- Working out is not fun, its an obligation.
- If I don’t throw up, I’m holding back too much
- You’re only as good as your last workout.
- I feel like a loser when I miss a workout.
If you answered yes, then you are at the “Exercise is War” understanding of fitness. And that’s fine, if you want to wage war on your body, please do. Many of us go through that phase, I spent a decade there, with plenty of joint casualties and war stories to prove it.
So I’m not belittling you – I’m just saying that this isn’t the only way to train, and it sure as fuck isn’t sustainable. And if you can benefit from my experience and mistakes, that that would be swell.
So What’s the Other Option?
Well, actually, there are many options. But one of them is to decide that learning about the body and what it takes to nourish, strengthen, and heal it is a life long process, adventure, exploration, and privilege, not a burdensome obligation, nor a military operation. Hell, you can even make up your own ninja principles like I did and create your own workout system if you like. Why can’t movement be an expression of creativity and joy?
It can if you stop trying to get your emotional needs met through suffering.
There are plenty of people who love dancing, and dance their way to a new body, or get a deep satisfaction out of practicing martial arts, and kungfu kick their way to super fitness glory. Then their are the yogis, who use movement as a way to make love to their body to manifest its greatness. (So hot, right?)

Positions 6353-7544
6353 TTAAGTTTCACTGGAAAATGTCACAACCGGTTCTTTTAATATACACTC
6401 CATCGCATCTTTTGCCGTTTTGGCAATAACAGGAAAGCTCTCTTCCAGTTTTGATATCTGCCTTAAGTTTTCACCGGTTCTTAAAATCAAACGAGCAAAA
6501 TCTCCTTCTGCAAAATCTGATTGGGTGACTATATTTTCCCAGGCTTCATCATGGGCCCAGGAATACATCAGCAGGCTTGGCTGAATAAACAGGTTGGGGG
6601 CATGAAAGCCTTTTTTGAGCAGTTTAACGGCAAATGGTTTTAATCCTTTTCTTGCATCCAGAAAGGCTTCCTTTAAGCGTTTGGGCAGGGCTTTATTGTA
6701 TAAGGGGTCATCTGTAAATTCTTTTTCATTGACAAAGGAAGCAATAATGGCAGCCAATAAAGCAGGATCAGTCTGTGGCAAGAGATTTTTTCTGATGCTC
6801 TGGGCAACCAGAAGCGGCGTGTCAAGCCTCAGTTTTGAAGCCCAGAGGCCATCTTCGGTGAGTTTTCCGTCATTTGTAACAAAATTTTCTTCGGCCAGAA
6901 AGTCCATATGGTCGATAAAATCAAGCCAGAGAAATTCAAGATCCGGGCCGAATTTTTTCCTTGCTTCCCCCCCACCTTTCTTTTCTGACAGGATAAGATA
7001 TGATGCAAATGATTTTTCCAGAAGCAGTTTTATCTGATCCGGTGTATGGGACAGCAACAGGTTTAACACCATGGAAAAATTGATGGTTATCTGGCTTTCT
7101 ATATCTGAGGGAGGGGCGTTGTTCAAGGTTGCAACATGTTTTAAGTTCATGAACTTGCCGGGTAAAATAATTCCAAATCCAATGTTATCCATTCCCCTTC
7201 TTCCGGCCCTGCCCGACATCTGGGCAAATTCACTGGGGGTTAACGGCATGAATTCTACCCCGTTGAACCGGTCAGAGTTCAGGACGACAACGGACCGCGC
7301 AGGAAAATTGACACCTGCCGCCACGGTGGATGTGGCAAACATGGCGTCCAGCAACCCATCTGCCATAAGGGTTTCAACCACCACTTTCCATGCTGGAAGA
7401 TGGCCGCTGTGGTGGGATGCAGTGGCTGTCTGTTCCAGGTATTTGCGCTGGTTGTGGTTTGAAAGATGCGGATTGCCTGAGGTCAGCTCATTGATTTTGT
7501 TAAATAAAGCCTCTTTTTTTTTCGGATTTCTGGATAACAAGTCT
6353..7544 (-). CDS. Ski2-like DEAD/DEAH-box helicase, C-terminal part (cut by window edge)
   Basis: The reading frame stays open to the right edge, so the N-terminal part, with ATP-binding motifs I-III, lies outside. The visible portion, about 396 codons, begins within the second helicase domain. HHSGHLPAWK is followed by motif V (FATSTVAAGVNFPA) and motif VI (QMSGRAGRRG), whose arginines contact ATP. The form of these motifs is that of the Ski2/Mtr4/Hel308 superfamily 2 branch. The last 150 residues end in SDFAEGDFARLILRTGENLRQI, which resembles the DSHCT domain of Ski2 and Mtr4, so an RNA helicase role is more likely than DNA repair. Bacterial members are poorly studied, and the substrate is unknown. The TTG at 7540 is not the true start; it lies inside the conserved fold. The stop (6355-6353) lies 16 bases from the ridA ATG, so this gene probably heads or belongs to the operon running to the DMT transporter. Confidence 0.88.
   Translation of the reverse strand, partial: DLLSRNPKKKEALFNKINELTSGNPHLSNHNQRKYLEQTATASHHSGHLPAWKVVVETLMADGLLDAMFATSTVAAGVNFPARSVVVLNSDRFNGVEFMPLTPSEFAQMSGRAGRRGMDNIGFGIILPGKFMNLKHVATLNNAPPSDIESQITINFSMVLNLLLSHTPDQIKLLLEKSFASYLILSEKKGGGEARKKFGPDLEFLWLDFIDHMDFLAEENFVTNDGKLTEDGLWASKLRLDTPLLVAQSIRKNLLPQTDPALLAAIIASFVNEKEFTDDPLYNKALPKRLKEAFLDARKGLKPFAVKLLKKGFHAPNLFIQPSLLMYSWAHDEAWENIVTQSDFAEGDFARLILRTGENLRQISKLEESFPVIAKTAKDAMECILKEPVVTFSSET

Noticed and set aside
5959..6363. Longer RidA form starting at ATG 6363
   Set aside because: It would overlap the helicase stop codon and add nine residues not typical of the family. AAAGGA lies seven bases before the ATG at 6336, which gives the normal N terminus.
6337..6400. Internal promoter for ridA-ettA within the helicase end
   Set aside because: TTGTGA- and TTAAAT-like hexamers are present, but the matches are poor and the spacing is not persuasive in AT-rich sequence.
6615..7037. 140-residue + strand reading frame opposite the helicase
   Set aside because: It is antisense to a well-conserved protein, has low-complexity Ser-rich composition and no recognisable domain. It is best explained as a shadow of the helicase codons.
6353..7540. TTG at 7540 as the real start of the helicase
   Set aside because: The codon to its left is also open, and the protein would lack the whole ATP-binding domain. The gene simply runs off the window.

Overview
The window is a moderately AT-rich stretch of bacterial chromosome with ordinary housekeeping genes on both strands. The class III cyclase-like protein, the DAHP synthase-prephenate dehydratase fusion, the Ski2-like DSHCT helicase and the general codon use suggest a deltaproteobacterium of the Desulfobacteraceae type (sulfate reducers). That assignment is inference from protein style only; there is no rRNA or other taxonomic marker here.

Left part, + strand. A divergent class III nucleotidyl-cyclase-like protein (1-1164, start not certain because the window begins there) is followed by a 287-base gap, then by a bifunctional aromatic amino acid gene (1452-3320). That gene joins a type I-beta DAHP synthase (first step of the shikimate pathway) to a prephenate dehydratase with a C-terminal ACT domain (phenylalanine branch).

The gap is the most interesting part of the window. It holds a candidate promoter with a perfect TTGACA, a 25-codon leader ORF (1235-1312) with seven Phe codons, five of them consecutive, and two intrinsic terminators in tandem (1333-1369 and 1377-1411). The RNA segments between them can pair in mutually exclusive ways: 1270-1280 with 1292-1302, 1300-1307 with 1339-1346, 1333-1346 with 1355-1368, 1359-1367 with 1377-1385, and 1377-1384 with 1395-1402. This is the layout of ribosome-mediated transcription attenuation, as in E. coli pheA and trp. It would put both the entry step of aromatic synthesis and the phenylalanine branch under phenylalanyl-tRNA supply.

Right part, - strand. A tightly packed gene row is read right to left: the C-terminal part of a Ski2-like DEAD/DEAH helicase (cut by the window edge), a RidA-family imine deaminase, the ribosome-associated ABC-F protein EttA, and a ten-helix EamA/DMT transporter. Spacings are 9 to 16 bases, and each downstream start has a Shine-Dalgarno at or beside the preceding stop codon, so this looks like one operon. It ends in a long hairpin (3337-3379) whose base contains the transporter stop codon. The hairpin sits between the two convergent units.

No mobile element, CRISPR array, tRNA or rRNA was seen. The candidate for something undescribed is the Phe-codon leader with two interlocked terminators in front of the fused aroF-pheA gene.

None of these perspectives are right or wrong – and all of them are susceptible to extremes – but they are all worthy of being explored if you truly want a sustainable, comprehensive, and balanced movement practice. Depth and breadth of perspective, my friends – that’s why your here, on the “TrainDeep” website, and not one of those cheesy superficial robot fitness sites.
Using Intensity Wisely and Normalizing Discomfort
There is a huge difference between using intensity wisely and using intensity compulsively.
You will need to confront your limits and learn to handle discomfort to reach your fitness goals, so don’t use this post as an excuse to take it easy all the time. In fact, that’s just as much of a trap as working out hard all the time – our culture’s addiction to comfort and laziness and having to be entertained constantly.
So find the middle ground. Be ok with discomfort, and learn to interpret your bodies language, sensations, and signals, so you know which days your can/should push, and which days you need to back off and recover. This is something you can’t outsource, and the better you get at listening to how your body feels, the easier it is to train hard, reach your goals, and avoid injuries and disease.
Are you willing to destroy your body to look super hot at age 30? Or are you willing to take a deeper look, explore the “less is more” philosophy, let go of your “no pain no gain” programming, and let your health, strength, and goals evolve in a natural way, so that you are having new adventures and movement experiences well into your 90’s?
No matter what your health and fitness goals, they require sustained motivation. It’s an adventure, not a destination, and you’ll enjoy the adventure way more if you make it your own instead of following the herd.
Now drop and give me 20 pushups mother fucker!
As always, TrainDeep.
Photo Credit: SWNS